Ode 1.32


by Horace

This is one of Horace’s manifesto poems: he is going to use Greek conventions to make a new kind of poetry that will be a permanent enhancement of Roman culture. The lyre is not real: it stands for Greek tradition and Horace’s poetic skill (he is not shy about making big claims for his work). He elevates the mood by using the form of an invocation. The “citizen of Lesbos” is Alcaeus, a Greek poet born towards the end of the 7th century BCE and presumed inventor of the metre – Alcaics – which Horace tends to use when he has an especially serious point to make. The metre of this Ode is Sapphic.

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Poscimur. Si quid vacui sub umbra
lusimus tecum, quod et hunc in annum
vivat et plures, age, dic Latinum,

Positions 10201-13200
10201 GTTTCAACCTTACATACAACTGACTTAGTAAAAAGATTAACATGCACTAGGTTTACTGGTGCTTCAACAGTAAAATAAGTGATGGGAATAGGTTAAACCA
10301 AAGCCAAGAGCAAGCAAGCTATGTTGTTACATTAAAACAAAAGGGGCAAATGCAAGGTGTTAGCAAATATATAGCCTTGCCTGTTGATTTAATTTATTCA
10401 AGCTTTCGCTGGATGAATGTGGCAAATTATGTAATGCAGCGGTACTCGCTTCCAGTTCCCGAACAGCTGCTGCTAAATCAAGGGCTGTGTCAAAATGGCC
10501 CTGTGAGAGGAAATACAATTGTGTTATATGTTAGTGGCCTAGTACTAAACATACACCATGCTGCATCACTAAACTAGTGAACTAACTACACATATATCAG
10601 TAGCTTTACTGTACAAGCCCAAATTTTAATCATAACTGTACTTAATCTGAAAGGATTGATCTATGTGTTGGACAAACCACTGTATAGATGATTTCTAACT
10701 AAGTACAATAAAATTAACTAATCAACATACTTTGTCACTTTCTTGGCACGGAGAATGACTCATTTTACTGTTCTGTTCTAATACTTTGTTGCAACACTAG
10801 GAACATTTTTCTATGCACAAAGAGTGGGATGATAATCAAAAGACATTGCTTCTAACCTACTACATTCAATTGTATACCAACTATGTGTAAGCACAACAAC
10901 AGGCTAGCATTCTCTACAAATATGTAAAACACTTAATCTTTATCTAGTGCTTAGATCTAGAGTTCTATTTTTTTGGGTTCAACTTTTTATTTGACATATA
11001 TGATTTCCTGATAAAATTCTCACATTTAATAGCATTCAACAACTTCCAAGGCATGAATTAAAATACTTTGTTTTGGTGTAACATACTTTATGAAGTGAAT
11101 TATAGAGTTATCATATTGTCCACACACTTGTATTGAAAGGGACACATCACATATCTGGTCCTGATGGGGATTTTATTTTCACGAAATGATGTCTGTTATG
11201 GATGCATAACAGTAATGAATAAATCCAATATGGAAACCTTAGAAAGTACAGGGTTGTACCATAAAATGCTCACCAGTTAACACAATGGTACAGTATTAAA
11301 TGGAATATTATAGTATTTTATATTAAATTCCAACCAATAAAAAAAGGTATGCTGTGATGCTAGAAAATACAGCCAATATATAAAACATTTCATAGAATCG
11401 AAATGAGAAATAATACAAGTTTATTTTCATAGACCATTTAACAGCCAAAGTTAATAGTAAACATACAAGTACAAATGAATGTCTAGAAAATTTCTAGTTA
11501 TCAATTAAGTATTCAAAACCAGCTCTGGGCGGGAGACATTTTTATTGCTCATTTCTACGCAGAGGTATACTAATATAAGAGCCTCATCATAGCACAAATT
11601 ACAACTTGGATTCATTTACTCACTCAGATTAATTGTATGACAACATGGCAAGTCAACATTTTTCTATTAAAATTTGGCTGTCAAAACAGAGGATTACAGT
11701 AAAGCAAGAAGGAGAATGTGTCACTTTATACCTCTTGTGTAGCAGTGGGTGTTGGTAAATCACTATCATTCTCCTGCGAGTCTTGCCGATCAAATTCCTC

barbite, carmen,

Lesbio primum modulate civi,
qui ferox bello tamen inter arma,
sive iactatam religarat udo
litore navim,

Liberum et Musas Veneremque et illi
semper haerentem puerum canebat
et Lycum nigris oculis nigroque
crine decorum.

o decus Phoebi et dapibus supremi
grata testudo Iovis, o laborum
dulce lenimen, mihi cunque salve
rite vocanti.

That is our call. If in the past we have played something light with you in in the shade, come, now play something that can live for this year and many more, a Latin song, my lyre!

Lyre, first played by that citizen of Lesbos,
who, though fierce in war, when under arms
or when at the water’s edge he moored his sea-tossed
ship on the shore,

Would sing of Bacchus, the Muses, Venus
and the little boy who always clings to her,
and Lycus, so handsome with his dark eyes and dark

O Apollo’s grace, pleasure of the feasts of supreme
Jupiter, lyre, O you sweet relief from my labours
greet me whenever
I duly call on you.